Biden admin mandates EVs but can’t build more than seven charging stations costing $7.5 billion

"The Biden administration doesn't know how to get projects off the ground in a timely fashion. That's just bloated, big government working ineffectively and wasting money in the process,” Gabriella Hoffman, director of the Center for Energy and Conservation at Independent Women’s Forum, said.

Published: June 2, 2024 11:02pm

Transportation Secretary Pete Buttigieg was asked on CBS News' "Face the Nation" about the $7.5 billion taxpayers have been levied for a nationwide EV charging station network. In the over two years since the funding was announced, the Federal Highway Administration (FHA) has managed to produce only seven, despite the announced plans call for a half million stations being built six years from now by 2030. Buttigieg was unfazed when asked about the numbers. 

“That's the absolute very, very beginning stages of the construction to come,” he said, and insisted the 500,000 stations would come to fruition by 2030. 

Gabriella Hoffman, director of the Center for Energy and Conservation at Independent Women’s Forum, told Just the News that, as reflected in Buttigieg’s responses to questions about the glacial pace of the charging station buildout, the Biden administration’s climate agenda contains an unwavering faith in government. 

“It's thinking that the federal government can do anything for the most part effectively and in a timely fashion. But not surprisingly, much like everything else we've seen relating to energy and just any other issue, the Biden administration doesn't know how to get projects off the ground in a timely fashion. That's just bloated, big government working ineffectively and wasting money in the process,” Hoffman said. 

One size fits all

Wyoming’s experience provides an example of why $7.5 billion dollars from the federal government can only produce a few stations per year. The federal guidelines for the program have a one-size-fits-all formula, but the characteristics of every state vary greatly from the image Washington, D.C. bureaucrats have of "flyover country."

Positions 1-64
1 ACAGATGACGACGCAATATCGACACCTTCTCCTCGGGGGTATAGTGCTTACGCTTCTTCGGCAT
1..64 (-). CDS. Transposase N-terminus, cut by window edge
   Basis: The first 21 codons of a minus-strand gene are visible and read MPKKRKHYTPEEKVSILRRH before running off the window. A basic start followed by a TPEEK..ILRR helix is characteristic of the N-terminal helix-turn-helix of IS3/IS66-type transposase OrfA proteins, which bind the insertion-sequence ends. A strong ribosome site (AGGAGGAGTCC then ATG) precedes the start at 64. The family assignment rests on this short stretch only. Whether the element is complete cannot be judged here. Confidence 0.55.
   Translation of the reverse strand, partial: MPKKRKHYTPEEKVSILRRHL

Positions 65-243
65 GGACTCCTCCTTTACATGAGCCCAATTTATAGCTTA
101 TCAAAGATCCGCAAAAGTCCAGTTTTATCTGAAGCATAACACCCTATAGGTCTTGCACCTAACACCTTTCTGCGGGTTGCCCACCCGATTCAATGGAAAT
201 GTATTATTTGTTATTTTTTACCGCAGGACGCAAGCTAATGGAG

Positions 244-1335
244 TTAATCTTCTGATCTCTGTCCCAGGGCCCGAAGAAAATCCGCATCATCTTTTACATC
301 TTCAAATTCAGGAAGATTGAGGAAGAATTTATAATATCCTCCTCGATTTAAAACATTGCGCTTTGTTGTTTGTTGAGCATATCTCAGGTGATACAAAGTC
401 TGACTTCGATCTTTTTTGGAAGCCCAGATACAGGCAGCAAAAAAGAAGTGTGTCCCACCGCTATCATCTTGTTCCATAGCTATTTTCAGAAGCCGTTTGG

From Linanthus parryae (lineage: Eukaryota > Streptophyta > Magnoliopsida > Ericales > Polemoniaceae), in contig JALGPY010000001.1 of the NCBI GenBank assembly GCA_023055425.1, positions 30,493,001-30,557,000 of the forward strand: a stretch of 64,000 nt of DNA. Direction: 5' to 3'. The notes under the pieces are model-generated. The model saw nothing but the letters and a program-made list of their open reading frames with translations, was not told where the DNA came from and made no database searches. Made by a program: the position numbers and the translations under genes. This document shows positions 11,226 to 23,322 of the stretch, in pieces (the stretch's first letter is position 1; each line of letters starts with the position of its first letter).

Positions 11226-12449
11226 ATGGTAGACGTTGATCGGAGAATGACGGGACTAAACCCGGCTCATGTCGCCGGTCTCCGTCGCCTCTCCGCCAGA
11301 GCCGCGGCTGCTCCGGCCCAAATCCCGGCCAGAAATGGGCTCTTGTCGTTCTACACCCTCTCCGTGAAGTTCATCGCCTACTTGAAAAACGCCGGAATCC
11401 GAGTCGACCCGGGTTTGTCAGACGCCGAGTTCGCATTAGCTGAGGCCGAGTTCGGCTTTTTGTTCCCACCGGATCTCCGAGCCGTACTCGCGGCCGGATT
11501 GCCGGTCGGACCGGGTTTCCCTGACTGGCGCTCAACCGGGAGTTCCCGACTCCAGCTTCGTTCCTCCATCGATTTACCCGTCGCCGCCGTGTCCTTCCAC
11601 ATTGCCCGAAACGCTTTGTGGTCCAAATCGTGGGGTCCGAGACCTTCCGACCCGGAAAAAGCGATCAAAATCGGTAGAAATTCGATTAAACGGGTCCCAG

The Wyoming Department of Transportation (WYDOT) pursued the federal funds to build out charging stations at intervals along the interstates that crisscross the state. The state has less than 800 EVs registered, but tourism is important to the state’s economy. So, the state hoped to make the interstates more welcoming to EV-driving tourists. 

The Cowboy State has fewer people than any other state in the country, and is second only to Alaska in low population density. This means that between its small towns are long stretches of open road with little infrastructure to support charging stations. 

The federal guidelines for the funding required stations be placed certain distances apart and within a certain distance of interstates, which wasn’t going to work for Wyoming. So, the Wyoming Department of Transportation (WYDOT) submitted a plan that requested some exemptions to the federal guidelines. The federal government denied most of the exemptions

It took months for WYDOT to get some guidance on why the exemptions were denied and negotiate a plan that would work for Wyoming and that the feds would accept. Finally, the state and feds agreed to 17 stations for $24 million over five years. However, with such low  EV traffic, none of the stations were expected to be profitable before the funding ran out. 

The program requires a 20% match from private businesses, which would build and operate the stations. In January, WYDOT issued requests for proposals to gauge private-sector interest, and it paused the program during that process.